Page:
Throwaway Living

Throwaway LivingThrowaway Living pg2

Life Magazine, August 1, 1955 pg 43

This Life Magazine article of August 1, 1955 “Throwaway Living,” is cited as the source that first used the term “throw-away society.” Our societal values dramatically shifted during that 1950’s decade.  Just following World War II, “Mainstream culture emphasised getting material possessions and a good job as the path to happiness.” (Values and Attitudes of the 1950’s)

We embraced the concept and freely dispose (definition: “intended to be used once, or until no longer useful, and then thrown away”) of everything.  Now sixty years later, our planet and all who inhabit it are experiencing the ramifications. We are on the path of throwing-away life as well.

“But what many consumers don’t realize is that this throw-away world was largely made by design. Manufacturers call it “planned obsolescence” .…advertising has taught us that new is good and that old isn’t.”

“…we have become a throwaway society. Instead of honoring and preserving our past, we tear it down, shove it aside, and just go on our merry way. Well, I won’t have it. We have to stand firm for what we believe in. Only in the most dire circumstances should a structure of historical significance be demolished.” Beth Hoffman, Saving CeeCee Honeycutt.

In the process of becoming a throw-away society, we did an over haul of our values. Our values have shifted away from culture (“the arts and other manifestations of human intellectual achievement regarded collectively”) to materialism. We threw out traditions and our innate wisdom, which knew the importance of the concepts of preserving, sustaining, conserving, keeping, saving, protecting, safeguarding, caring for, maintaining, upholding and continuing.

We began to believe that these are old, outmoded values. “Out with the old, in with the new,” became our society’s mantra.  We now readily buy, use, and toss out.  Fixing is becoming obsolete.

In the process of becoming a throw-away society, we are waxing as a materialistic, consumer oriented society and waning as a life-sustaining society.  We have embraced a waste mentality and these concepts:  discarding, disposing, dispensable, dumping, getting rid of, throwing out, scraping, ditching, rejecting, wasting, squandering, frittering away, draining, exhausting, destroying, ending and cutting off and degradation.

“Our enormously productive economy… demands that we make consumption our way of life, that we convert the buying and use of goods into rituals, that we seek our spiritual satisfaction, our ego satisfaction, in consumption… We need things consumed, burned up, worn out, replaced, and discarded at an ever increasing rate.” Victor Lebow

Further References:

Planned Obsolescence

“A manufacturing decision by a company to make consumer products in such a way that they become out-of-date or useless within a known time period. The main goal of this type of production is to ensure that consumers will have to buy the product multiple times, rather than only once. This naturally stimulates demand for an industry’s products because consumers have to keep coming back again and again.”  Also known as “built-in obsolescence”.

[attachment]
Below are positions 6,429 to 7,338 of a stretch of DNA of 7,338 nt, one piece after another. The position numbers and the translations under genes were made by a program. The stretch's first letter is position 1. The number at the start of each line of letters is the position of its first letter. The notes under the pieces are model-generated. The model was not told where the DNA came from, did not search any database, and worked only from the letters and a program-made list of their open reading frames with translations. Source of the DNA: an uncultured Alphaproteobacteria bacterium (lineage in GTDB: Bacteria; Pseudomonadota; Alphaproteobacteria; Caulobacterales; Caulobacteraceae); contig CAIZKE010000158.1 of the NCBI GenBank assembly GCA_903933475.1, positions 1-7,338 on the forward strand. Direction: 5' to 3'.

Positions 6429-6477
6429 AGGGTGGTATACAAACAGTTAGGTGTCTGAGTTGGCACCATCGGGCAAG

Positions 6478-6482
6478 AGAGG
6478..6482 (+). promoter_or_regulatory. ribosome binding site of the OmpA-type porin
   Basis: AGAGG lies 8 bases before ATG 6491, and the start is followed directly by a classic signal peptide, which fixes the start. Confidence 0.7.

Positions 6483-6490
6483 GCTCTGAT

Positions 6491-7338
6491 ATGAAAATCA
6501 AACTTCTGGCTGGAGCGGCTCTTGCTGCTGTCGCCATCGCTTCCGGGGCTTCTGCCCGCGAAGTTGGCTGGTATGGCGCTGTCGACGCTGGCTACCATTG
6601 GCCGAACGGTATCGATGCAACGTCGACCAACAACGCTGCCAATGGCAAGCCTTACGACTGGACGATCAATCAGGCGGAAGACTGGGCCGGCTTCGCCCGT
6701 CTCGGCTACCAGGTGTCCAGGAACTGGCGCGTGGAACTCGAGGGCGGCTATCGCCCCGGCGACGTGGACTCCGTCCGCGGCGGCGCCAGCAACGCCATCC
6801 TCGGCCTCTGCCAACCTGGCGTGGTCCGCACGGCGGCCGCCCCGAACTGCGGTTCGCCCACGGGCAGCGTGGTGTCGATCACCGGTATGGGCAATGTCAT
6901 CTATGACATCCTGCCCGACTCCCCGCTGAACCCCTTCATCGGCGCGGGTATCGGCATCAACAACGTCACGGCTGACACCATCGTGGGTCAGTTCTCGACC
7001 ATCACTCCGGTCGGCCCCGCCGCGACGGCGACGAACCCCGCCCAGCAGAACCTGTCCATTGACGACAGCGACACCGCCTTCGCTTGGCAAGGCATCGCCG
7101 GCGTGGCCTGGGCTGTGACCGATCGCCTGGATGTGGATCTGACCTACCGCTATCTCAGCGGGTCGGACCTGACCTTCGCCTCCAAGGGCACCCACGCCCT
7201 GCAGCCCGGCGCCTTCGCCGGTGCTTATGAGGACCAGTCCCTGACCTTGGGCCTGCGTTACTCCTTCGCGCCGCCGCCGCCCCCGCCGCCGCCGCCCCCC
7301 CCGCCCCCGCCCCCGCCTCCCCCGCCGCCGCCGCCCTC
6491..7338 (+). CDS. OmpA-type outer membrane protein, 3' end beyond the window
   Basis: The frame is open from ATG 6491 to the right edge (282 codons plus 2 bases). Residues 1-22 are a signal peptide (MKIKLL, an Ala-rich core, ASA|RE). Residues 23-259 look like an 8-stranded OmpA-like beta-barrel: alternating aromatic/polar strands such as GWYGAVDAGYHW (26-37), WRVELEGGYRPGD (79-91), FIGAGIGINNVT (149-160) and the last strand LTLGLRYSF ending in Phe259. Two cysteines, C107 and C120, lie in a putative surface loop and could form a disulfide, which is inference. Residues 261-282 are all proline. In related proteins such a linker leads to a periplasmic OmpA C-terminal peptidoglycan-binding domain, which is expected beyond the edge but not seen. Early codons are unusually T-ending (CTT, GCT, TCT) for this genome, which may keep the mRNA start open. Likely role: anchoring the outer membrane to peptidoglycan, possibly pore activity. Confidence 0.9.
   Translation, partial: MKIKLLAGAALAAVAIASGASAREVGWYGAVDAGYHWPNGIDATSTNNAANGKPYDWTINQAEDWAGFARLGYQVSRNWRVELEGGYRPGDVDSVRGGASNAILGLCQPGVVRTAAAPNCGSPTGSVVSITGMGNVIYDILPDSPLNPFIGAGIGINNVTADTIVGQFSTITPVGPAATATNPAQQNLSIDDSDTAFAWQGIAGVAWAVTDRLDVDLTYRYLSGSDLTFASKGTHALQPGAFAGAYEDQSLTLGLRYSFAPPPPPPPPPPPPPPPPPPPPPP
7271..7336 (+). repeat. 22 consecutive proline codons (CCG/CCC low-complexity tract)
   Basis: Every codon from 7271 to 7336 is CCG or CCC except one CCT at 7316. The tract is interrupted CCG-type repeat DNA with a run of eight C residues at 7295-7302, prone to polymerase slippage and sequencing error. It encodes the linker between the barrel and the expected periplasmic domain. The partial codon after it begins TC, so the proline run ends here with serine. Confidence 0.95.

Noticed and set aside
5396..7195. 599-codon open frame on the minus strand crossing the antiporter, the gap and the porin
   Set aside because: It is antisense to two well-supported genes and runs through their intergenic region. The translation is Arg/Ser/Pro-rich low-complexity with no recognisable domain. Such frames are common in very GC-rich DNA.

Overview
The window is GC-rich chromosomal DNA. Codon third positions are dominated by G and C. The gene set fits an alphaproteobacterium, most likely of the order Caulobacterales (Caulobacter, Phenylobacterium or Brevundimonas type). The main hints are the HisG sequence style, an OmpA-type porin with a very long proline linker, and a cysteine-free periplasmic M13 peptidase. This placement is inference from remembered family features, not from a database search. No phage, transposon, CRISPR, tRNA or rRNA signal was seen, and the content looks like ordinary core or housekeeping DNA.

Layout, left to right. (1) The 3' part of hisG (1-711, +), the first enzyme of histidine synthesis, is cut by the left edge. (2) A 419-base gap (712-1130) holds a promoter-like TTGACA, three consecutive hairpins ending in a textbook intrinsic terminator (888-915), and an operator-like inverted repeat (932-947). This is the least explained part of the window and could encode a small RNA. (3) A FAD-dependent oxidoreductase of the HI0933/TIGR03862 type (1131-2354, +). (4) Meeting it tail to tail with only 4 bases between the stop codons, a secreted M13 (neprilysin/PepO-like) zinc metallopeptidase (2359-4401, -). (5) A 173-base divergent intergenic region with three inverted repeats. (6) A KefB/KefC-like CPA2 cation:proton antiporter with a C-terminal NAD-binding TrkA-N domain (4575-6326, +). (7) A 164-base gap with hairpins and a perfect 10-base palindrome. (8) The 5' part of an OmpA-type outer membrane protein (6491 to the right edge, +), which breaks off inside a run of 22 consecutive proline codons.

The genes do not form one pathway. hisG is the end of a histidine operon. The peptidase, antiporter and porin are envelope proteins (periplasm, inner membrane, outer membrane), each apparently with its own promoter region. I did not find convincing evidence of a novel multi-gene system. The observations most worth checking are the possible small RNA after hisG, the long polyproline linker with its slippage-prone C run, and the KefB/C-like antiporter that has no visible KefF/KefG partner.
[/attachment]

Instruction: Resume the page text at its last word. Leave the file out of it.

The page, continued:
“Planned obsolescence” is not a myth.  It is a manufacturing philosophy developed in the 1920’s and 1930’s, when mass production became popular.  The goal is to make a product or part that will fail, or become less desirable over time or after a certain amount of use. This pressures the consumer to buy again. 

Advertising trains consumers to want what is new and improved.  It convinces them that the more they have, the happier they will be.  Vance Packard, author of The Waste Makers, a book published in 1960, called this “the systematic attempt of business to make us wasteful, debt-ridden, permanently discontented individuals.”

Other Links:

Trashing the Planet:                                                  

Waste:                                                                                                                                                   The Waste Makers  by Vance Packard                                                           

“A society in which consumption has to be artificially stimulated to keep production going is a society founded on trash and waste, and such a society is a house
built upon sand.” -DOROTHY L. SAYERS in Creed or Chaos

This is part of the Blog series,  A Throw-away Society


This entry was posted in Consumerism, Throw-away society. Bookmark the permalink.

3 Responses to Throwaway Living

  1. Well, thought out, and written blog. Thank you for sharing.


  2. sophiebowns says:

    This was very interesting!
    -I’m just popping by from UBC….I’ll follow your blog!


  3. I’m guilty of this to an extent. For the most part, I’ll keep something until the wheels fall off (so to speak) and then throw it away. I do agree that the mantra is alive and well in our society because it’s so easy to do with all the resources we have. Back in the day, they had to make it work for as long as they could. Just an evolution.


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